It was a Polish, Catholic kind of thing at home. You know, old-school parents. The funny thing is that Scott Dressler is my first cousin, and he was an original member of Snapcase. His mom and my dad are twins, so we grew up together. In fact, I can remember that he had a hard time buying me a Christmas gift when we were young once because he got me an Ozzy poster and his parents didn’t want him to get it, but then they agreed, but then my mother was questioning why they let him get it [laughs]. But I still had it on my wall.
That’s too funny. As a parent yourself, can you picture ever being like that with your kid?
It’s weird for me to think about that kind of stuff at this stage. I didn’t have the “friend parents” when I was a kid. My parents didn’t like cool things. For me, being a kid was about being into things that your parents sorta hated. I have a hard time with kids now who are into all the same things as their parents. I guess it’s kind of cool, I don’t know [laughs].
OK, going back to your high school years, I wanted to get a sense for the local music scene in Buffalo. The Goo Goo Dolls obviously became a huge radio band, but back in the late ‘80s, they were still more of a punk sort of thing in Buffalo, and Snapcase ended up working with Robby Takac, their bassist.
When I first got into punk rock, I remember listening to the local college radio station and the Goo Goo Dolls were Buffalo’s local punk band. Our local version of CBGB’s was a place called The Continental. The older musician dudes from here like the guys from 10,000 Maniacs, Cannibal Corpse, Goo Goo Dolls…they were all friends and would hang out at the club together, which is kind of interesting [laughs].
When someone talks about Buffalo and hardcore, Zero Tolerance has to come up during the conversation. Why don’t you tell me a little about them and what they meant to you?
Buffalo had a really good scene back then, and all of the New York bands [Agnostic Front, Sick of it All, etc.] came up to play all the time. The link to those bands to Buffalo was Zero Tolerance cause they had become friends earlier on with the guys from Youth of Today and all those other NYC bands. So, Zero Tolerance kind of ended up being like the big brother band to the other budding hardcore bands in Buffalo. Zero Tolerance were first called Third Man In, and then they transitioned into becoming known as New Balance, and then Zero Tolerance.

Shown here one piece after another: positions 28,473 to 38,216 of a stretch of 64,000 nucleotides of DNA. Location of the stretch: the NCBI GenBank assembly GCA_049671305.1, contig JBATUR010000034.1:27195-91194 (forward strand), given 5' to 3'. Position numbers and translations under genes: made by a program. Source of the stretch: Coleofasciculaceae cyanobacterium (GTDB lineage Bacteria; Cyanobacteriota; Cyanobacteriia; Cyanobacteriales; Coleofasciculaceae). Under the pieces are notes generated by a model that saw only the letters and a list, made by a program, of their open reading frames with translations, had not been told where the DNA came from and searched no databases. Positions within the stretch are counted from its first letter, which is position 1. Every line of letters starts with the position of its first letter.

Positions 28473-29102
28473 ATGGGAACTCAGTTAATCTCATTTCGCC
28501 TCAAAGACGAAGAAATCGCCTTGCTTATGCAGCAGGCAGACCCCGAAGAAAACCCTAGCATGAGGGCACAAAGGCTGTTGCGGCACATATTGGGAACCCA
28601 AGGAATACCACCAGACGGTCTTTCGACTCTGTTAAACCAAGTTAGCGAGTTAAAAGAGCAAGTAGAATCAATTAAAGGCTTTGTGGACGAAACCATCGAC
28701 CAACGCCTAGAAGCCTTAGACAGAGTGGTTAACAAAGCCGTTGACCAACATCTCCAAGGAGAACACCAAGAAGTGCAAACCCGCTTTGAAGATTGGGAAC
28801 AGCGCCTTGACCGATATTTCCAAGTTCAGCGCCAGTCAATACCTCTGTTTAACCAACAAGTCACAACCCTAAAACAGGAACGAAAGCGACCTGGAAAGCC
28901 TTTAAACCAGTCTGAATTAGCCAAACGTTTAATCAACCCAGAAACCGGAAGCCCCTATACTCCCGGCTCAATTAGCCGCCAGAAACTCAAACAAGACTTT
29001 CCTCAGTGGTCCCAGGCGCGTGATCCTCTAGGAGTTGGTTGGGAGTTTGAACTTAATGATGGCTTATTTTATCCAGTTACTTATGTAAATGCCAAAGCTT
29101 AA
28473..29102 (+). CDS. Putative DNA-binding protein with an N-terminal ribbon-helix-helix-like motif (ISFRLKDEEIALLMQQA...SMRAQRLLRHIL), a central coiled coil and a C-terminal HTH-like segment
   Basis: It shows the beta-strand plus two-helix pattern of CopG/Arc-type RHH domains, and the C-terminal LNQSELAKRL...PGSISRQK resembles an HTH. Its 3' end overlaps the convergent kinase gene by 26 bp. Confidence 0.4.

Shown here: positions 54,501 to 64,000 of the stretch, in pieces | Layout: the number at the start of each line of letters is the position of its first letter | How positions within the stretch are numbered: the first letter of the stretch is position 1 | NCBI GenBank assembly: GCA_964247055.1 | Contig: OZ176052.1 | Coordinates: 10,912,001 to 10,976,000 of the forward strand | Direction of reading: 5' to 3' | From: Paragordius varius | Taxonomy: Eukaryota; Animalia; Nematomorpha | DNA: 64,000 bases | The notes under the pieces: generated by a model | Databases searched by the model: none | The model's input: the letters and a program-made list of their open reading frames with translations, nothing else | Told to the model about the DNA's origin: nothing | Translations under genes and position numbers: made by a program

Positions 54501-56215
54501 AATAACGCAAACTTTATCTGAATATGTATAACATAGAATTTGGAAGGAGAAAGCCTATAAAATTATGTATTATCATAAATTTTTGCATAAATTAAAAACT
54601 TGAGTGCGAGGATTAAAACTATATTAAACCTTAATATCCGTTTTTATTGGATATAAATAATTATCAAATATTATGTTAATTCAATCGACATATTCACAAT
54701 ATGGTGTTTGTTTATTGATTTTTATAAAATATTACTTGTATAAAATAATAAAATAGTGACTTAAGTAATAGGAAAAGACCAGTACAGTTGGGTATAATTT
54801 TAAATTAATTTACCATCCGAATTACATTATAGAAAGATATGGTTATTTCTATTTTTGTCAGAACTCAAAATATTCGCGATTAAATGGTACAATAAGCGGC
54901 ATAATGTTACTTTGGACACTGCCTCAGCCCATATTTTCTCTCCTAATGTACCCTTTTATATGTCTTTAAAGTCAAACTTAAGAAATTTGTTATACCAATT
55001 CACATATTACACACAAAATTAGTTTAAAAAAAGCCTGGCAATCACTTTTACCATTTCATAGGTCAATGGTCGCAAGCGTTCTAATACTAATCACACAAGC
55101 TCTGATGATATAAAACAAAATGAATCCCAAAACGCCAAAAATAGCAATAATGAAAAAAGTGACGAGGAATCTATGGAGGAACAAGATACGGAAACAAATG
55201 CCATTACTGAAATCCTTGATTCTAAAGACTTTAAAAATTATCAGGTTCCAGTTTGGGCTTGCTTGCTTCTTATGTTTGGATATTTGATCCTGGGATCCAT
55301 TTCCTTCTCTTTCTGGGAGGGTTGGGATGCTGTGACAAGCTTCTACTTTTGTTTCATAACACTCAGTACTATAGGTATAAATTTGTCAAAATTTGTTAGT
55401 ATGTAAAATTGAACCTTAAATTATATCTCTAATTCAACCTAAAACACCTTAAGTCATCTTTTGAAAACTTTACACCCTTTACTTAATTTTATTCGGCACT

Yeah, from everything I have read about that time period in Buffalo, Zero Tolerance was the band.
Yeah, we all looked up to them. A really influential show for me was seeing the Bad Brains. That might have been my second punk show. It might have been ’86. The Goo Goo Dolls also ended up playing that show. It was at the University of Buffalo, which is even weirder. That show blew my mind. Third Man In was clearly straight edge and I’ll never forget that these crazy punks in the crowd were heckling them and the band was up for it. It was crazy [laughs].
When Solid State—the band name before Snapcase—started to come together around 1988 or so, you were playing bass. Was that a case of the band needing a bassist and you volunteered, or were you really into playing that instrument at that point? I’m asking because in my case, I started playing bass because everyone I knew wanted to either play guitar, sing, or play drums.